Over the past few weeks we’ve taken a look at some of the bad ideas that combine to cause the ongoing autism epidemic – including the very bad one that there is no epidemic.
In fact, that is the worst idea of all, because it stops discussion before it starts. If there’s no epidemic, then there’s no environmental factor in play. Autism is part of life, one might even say part of God’s plan. Ergo, we should put all our efforts into helping the affected while ignoring the causes and the calamity, as Hillary Clinton’s feckless proposal this week manages nicely.
You can see that play out in a recent spate of books by authors who want to normalize autism and make it seem, in the Church Lady’s word, so very special, as opposed to so very disastrous.
Thus in the new Smithsonian, John Donvan and Caren Zucker find a few pre-Civil War case descriptions that might include autistic features and conclude, “Still, the dominant narrative has been that real rates are going up, and the United States is in the midst of an autism ‘epidemic,’ even though most experts see that as a highly debatable proposition. Moreover, the 'epidemic' story has helped crystallize the notion that 'something must have happened' in the near past to cause autism in the first place. Most famously, some activists blamed modern vaccines—a now discredited theory.”
That paragraph shows the potency of the "no epidemic" premise -- no epidemic, no vaccine link to autism, no need to worry your pretty little head.
So much for bad ideas. Now for the best one: Listen to the parents. After pondering the trajectory of autism and thinking about reader comments, I realized this is really the universal antidote to the “autism awareness” and “no epidemic” idiocy.
First of all, most parents don’t think autism is any kind of blessing. Discussing the book Neurotribes, “Greg” commented on AOA:
“Bad Idea number 15, the neuro-diversity movement and autism as a gift: It's a gift to be a non-verbal kid, past early childhood and still in diapers. And, if you're high functioning autistic adolescent, sitting at home on your butt, unemployed and waiting for your aging folks to look after you, your autism is also most definitely a gift.”
And “Reader” said:
“Stoopid idea number 7: Pretending that autism is a good thing as in Neurotribes. Yeah it's just great that 30% of people with autism communicate not at all or minimally, 82% unemployment for adult autists, high number wandering and drowning deaths relatively, high murder suicide rates. High numbers with sensory and pain issues. It's just f'g great.”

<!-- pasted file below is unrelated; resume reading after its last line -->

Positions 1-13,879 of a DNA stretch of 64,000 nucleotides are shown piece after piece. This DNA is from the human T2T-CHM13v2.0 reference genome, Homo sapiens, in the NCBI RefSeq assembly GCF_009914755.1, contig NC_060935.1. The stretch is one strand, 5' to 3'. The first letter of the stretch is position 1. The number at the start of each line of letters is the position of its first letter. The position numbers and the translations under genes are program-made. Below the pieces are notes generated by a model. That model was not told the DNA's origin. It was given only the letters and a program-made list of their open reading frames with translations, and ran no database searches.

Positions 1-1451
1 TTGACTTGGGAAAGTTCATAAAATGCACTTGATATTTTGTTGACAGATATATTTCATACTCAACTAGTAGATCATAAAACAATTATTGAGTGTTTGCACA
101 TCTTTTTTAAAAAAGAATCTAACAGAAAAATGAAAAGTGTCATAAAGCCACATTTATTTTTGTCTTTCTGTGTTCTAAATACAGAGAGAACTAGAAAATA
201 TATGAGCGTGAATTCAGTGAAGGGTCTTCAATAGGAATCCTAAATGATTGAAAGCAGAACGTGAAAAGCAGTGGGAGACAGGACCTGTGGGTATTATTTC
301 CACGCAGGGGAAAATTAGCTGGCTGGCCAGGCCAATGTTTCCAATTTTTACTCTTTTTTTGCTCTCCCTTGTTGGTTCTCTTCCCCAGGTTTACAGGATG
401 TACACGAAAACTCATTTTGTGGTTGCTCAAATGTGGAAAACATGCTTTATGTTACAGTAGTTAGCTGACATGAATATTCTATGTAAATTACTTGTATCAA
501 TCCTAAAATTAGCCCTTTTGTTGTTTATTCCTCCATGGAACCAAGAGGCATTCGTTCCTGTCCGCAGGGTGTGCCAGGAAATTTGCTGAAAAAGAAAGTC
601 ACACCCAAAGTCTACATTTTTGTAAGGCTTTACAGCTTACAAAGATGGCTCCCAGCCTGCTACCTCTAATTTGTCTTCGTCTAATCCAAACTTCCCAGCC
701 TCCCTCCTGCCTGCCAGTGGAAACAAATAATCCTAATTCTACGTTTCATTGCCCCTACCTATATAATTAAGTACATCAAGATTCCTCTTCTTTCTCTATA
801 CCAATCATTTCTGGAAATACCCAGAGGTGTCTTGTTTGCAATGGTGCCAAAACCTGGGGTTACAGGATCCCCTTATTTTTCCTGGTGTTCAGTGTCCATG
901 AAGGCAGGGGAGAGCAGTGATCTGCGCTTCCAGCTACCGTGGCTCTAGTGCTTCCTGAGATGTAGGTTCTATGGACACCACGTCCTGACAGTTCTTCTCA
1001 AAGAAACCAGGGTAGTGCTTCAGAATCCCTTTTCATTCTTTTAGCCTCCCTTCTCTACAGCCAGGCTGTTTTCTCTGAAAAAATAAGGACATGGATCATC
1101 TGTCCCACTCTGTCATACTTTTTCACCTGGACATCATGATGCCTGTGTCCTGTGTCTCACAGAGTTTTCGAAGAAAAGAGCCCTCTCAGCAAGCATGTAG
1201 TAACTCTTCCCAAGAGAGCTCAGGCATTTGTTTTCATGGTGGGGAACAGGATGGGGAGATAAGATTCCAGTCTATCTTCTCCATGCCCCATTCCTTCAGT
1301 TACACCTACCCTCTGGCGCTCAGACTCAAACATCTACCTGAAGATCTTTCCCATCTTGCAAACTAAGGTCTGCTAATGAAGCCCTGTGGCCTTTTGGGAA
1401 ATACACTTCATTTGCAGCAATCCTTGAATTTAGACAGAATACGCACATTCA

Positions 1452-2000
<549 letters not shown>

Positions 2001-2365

But the main reason to listen to parents is that they know what happened to their children. As The New York Times famously wrote: “On Autism’s Cause, It’s Parents Versus Research.” Yes, it is, and the steady drumbeat of parental testimony about vaccination, illness, regression and autism trumps the conflicted, contorted “research.”
As Sarah Bridges wrote in Spectrum magazine about RFK Jr.: “In 2006, Kennedy wrote an article for Rolling Stone magazine called Deadly Immunity. The response to his piece was overwhelming: following the publication, Kennedy received thousands of letters and emails from all over the world. 'The astounding thing was how alike all of them were and that people from Mississippi to New Delhi shared such identical experiences. Here is the typical scenario I heard: A mother took her toddler to the doctor where he received a spate of vaccines, became ill that night, often with a fever, sometimes with seizures, then lost the language he had, developed stereotyped behavior and regressed into a looking-glass world of debilitated relationships and social isolation. Essentially,' Kennedy adds, 'their lives were plunged into unimaginable agony.' It seemed imperative to Kennedy to keep getting the story out to prevent the catastrophe from damaging other children.”
Not listening to parents unites mainstream media and medicine. Listening to them unites RFK Jr., this humble blog, Andy Wakefield and many others. In no other universe but Autism Denial would this kind of evidence be dismissed as mere "anecdote" and relegated to the dust bin, while CDC studies exonerating the MMR and thimerosal are treated as gospel.
Last week I wrote about my adventures in the 1970s as a young investigative reporter. I’m convinced, on the basis of long experience, that if journalists were as deaf to other concerns as they are to the reality of vaccine-driven autism epidemic, Richard Nixon would still be president (or something like that). The idea that we needed to listen to our readers was drummed into us. The idea that doctors need to listen to their patients – and, as Andy puts it, “listen to the mother” when the patient is an infant – is still the best idea in medicine.
As commenter Ottoschnaut put it: “Bad Idea: 'Ignore the hundreds of thousands of first hand, eyewitness reports of parents who witnessed vaccine injury unfold in real time.'”
That, of course, is why the “discredited” vaccine-autism debate rolls on, because thousands of parents know exactly what happened, way too credible and way too many to silence with appeals to conflicted, self-interested, shoddy “research” that suggest ordinary people can’t be trusted, that wisdom belongs to the priestly class, in this case the medical, legal, and journalism establishments.
This can’t last forever, especially when the damage keeps rising at the rates we are seeing now -- at epidemic rates. Our main task is to find the most effective and direct and immediate ways to blast through this denial of the age of autism, help sick kids and share the truth with anyone willing to listen. More and more people are.
Dan Olmsted is Editor of Age of Autism.